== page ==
VHA Chart and Data Comparing Poll Balloting with Mail Balloting for Vail Municipal and Special District Elections Over the Last 10 Years


Participation in the 2014 ERWSD election jumped by 402.11%.  While some of the ERWSD increase might be attributable to get-out-the-vote efforts by VHA and others, as well as voter interest in the issues (ERWSD proposed bond authorizations for construction of new facilities), it seems clear that the convenience of a mail-in ballot was a large factor in the increased turnout.  That conclusion is backed up by the results of the TOV 2012 elections in which the TOV also used mail-in ballots as part of a coordinated election with Eagle County and voter participation leaped to 58.61% of registered voters.  ERWSD is to be commended for their execution of the mail-ballot requirement for their 2014 election and the corresponding increase in voter turnout.  VHA encourages the ERWSD, the Town of Vail and all other special districts in the area to use the mail-ballot system permanently.


Minority Rule:  While the ERWSD substantially boosted its rate of voter participation, it did not come close to a majority.  There were 2,852 votes cast in the ERWSD 2014 election out of 15,094 eligible electors who were mailed ballots, for an 18.89% participation rate.  That is still significant minority rule, which seems to be a feature of governance throughout Vail.  For example, with the exception of 2012 when the TOV used a mail-in ballot, voter participation in the TOV elections has been on the decline even as the number of registered voters has been steadily increasing.  In the TOV 2013 elections, voter participation was only 19.52% (831 votes cast out of 4,257 registered voters).  While this rate is similar to the 2014 ERWSD rate, a town municipal election should normally have much higher participation rates than those for special taxing districts.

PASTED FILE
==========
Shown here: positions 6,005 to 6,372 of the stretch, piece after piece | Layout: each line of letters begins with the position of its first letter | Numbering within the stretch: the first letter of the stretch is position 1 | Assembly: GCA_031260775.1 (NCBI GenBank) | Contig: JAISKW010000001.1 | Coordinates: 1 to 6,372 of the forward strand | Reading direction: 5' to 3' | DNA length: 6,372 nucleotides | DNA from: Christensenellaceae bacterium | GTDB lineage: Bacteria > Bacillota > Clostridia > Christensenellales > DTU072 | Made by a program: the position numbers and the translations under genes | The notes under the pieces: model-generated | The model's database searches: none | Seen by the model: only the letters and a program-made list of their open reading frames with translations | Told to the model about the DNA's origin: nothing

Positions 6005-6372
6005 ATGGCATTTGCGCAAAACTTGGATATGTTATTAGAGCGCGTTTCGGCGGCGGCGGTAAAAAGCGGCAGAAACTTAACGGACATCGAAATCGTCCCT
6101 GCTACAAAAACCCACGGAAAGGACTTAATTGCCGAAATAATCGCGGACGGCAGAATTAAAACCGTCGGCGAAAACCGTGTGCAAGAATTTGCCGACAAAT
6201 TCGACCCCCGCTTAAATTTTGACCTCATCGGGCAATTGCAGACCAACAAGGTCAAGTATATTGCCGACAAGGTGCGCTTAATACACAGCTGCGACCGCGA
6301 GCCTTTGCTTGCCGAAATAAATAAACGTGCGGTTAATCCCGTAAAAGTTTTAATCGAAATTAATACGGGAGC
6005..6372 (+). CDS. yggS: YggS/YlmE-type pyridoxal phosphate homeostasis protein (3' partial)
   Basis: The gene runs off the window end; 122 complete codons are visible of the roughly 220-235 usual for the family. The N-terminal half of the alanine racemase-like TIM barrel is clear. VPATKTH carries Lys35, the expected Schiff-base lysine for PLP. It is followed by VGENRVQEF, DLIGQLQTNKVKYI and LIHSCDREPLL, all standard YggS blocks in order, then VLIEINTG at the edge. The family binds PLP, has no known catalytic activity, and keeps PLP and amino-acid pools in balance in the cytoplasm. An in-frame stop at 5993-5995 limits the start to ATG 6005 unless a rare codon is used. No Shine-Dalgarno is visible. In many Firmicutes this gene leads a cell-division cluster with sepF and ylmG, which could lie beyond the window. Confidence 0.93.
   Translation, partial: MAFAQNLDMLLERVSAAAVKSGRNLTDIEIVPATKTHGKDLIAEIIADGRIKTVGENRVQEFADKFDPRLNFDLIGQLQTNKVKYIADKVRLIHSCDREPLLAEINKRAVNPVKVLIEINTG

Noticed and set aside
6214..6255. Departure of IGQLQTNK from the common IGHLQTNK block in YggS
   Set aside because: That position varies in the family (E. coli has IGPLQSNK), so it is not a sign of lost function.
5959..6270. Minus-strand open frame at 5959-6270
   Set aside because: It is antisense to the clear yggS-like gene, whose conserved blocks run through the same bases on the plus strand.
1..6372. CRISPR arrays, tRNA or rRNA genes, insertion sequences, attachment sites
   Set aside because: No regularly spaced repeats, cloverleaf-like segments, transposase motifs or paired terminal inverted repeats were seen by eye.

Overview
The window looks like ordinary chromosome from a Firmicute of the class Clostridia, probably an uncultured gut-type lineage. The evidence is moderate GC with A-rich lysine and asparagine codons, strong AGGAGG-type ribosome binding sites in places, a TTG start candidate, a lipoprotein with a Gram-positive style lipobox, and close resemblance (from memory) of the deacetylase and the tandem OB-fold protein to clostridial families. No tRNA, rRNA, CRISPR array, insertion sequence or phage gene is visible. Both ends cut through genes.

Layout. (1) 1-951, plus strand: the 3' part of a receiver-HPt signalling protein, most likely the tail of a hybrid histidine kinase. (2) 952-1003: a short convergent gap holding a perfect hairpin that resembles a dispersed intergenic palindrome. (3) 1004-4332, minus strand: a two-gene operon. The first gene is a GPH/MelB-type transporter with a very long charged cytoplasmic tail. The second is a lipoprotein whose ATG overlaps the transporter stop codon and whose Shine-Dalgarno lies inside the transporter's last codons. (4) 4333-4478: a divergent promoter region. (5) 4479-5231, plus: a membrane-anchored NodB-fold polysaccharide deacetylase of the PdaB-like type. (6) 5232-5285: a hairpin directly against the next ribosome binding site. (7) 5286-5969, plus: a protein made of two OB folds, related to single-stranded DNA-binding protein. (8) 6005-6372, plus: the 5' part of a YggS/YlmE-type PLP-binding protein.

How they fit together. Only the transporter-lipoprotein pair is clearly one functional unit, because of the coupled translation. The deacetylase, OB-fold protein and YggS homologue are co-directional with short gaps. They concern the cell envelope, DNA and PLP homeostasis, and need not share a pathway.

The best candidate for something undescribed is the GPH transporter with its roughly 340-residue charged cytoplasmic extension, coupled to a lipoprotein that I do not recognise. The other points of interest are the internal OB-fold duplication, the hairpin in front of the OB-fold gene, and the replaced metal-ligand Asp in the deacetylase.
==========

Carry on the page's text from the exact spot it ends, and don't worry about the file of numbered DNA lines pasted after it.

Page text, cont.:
Voter participation for the 2014 VRD election was even lower with a meager 8.43% rate (374 votes cast out of 4,435).  But the voter participation for the 2014 ECHSD election was almost nonexistent at less than 1% (0.54%, or only 149 votes cast out of 27,606 voters registered in the district).  Unlike the TOV municipal election, individuals registered to vote in Colorado, and their spouses or civil union partners, are eligible to vote in any of the state's special district elections where they own taxable property under their individual name (not under a corporation, partnership, trust, etc.).  Nonetheless, participation remains low.  The voting rates are so small that they should spur the governing authorities to take action to educate voters and encourage public participation in the governance of the community.


Is Extreme Minority Rule the Future?  Minority control enables special interests to dominate governance.  Both the 2014 VRD and the ECHSD elections were controlled by a handful of voters (374 and 149 respectively).  Special interests may have already taken control of the ERWSD (see below).  If participation rates continue to drop, entities like the ECHSD and VRD run the risk of becoming so moribund that they could be candidates for dissolution.  A more engaged and active electorate would make for sounder government.  It seems clear to the VHA that mail-in ballots should be adopted for all Vail area elections, including the TOV.  That would greatly increase voter participation.